Rhonda Clark was not expected to live 48 hours much less 50+ years. Born with cerebral palsy, she demonstrates daily that everyone has a purpose and that life with a disability is just another way of living. Let’s learn how this entrepreneur is living her best life and is intent on creating better transportation options for adults in Middle Tennessee who are living with disabilities.

We worked together back in the cable tv business — you were at Country Music Television, and I was at The Nashville Network. Why were those years and that job so important to you?

That job was my first full-time job … I got a real paycheck and [was] full-time … [I was] totally off government assistance, which I’ve stayed off since.

… Before I graduated from college, I met [the late country music performer] Holly Dunn at a cerebral palsy telethon in Green Bay, Wisconsin. We had a 10-minute conversation about the music industry … And [Dunn] said, “What do you want to do? What do you want to do in the music industry?” … She [also] told me “If you want to be in the country sector, you should come to Nashville.” She made me promise that I would finish college first.

Clark continues to talk about the evolution of her career, her difficult childhood, and the positive influences that surfaced later in life to ultimately build her confidence and her livelihood.

What should others know about individuals living with a disability? People with disabilities are people first. I have a disability, yes, but that does not define who I am as a person. I’ve had people say to me, “What happened to you? Or, what’s wrong with you?” And my response is, I have cerebral palsy, but it doesn’t have me.

Will you tell us more about having a support team and why that’s important to you and as we age, why this is even more important?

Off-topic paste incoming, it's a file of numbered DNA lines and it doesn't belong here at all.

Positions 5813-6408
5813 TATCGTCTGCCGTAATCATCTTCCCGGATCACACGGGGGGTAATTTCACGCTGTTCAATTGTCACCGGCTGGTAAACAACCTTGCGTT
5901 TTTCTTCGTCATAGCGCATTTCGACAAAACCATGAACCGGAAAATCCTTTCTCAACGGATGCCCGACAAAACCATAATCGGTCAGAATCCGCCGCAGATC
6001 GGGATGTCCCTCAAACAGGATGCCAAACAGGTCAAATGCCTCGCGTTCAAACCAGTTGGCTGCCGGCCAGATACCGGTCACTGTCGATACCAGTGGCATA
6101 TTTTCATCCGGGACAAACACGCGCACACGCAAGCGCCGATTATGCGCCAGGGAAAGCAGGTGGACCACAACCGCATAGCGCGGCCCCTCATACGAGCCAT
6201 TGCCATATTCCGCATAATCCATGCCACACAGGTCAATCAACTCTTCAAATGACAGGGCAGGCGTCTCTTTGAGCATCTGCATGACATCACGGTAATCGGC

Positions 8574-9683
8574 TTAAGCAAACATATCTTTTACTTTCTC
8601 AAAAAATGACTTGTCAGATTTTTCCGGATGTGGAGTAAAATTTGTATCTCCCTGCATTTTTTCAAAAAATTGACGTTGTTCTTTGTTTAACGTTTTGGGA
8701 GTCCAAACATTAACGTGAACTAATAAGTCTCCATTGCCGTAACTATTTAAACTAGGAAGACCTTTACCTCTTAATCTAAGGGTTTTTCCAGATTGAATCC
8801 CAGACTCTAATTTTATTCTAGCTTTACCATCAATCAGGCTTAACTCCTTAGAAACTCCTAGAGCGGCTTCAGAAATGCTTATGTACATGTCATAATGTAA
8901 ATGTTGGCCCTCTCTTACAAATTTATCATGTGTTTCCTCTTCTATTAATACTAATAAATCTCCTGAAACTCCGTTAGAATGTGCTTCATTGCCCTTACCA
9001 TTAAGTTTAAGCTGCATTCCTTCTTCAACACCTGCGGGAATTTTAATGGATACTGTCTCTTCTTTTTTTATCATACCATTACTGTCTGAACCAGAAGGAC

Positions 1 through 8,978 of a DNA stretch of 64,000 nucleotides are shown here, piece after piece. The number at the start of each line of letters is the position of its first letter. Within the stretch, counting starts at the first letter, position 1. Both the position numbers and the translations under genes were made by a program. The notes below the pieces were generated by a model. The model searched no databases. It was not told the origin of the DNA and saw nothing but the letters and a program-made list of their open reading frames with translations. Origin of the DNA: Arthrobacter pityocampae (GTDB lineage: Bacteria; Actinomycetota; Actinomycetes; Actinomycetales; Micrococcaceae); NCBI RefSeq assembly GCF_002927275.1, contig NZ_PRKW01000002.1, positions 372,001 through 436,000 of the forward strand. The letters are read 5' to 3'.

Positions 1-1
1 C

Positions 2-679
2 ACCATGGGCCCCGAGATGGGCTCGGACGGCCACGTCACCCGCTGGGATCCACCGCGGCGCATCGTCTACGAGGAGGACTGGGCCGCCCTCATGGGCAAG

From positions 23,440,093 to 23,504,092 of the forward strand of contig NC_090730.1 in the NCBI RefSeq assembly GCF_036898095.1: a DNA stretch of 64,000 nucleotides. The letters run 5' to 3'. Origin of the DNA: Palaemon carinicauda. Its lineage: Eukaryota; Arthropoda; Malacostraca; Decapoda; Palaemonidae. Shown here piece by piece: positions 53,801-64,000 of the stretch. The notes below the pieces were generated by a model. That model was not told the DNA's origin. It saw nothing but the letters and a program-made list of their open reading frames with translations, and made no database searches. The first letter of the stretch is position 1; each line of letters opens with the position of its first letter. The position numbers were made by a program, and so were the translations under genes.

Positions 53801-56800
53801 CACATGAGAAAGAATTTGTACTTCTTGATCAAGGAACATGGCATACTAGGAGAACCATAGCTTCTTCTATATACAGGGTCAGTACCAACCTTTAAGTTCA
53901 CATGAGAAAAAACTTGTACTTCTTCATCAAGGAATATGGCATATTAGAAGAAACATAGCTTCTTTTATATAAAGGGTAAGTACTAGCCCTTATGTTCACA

A support team is critical and it’s even more critical with a disability … and as you age. [Having] a team that is on your side and on your page — makes a huge difference.

From her vast network of friends to her physical therapist and her Canine Companions, we learn how Clark gets by with a little help from her friends. In addition, she explains the difference between guide dogs and service dogs and tells the compelling story of how her companion kept her from being killed by a moving vehicle.

Where you would be without exercise and physical therapy? Well, I mean, it’s not any different than if you didn’t do it. I mean, it’s probably three times, four times more important for me because I would probably have pneumonia. In fact, I’ve had pneumonia before and part of that was because I had surgery, you know, I had some female surgery, and I couldn’t exercise until I was over all that. It’s like a vicious cycle. Statistically, I’ve read that it takes a person with cerebral palsy three to five times the amount of energy to do things.

How has eating — especially clean eating — changed your life?

I switched to cleaner eating. I kind of fall off the wagon every once in a while, but yes, I do eat cleaner than I ever have been now. Just because as I’ve gotten older, I’ve had some gut issues and that’s common with people with disabilities, especially because they sit so much and I’ve had other surgeries like everybody else, regular surgeries … like gallbladder surgery and that kind of stuff. So, when I had that, I had to change my diet. And I can tell you, when I deviate, I pay for it.

An entrepreneur, in her second chapter of life, Rhonda Clark amplifies the barriers affecting those living with disabilities. It’s no surprise transportation tops the list, and she has a vision for a solution she plans to initiate in Middle Tennessee.

From her Wisconsin roots to her residence in Tennessee, in this Squeeze the Day podcast Rhonda Clark elaborates on the role her grandparents played in her upbringing and why she is intent on living with purpose as an ardent advocate for others who are living with a disability. Learn how attitude and perseverance propel her forward one step at a time.

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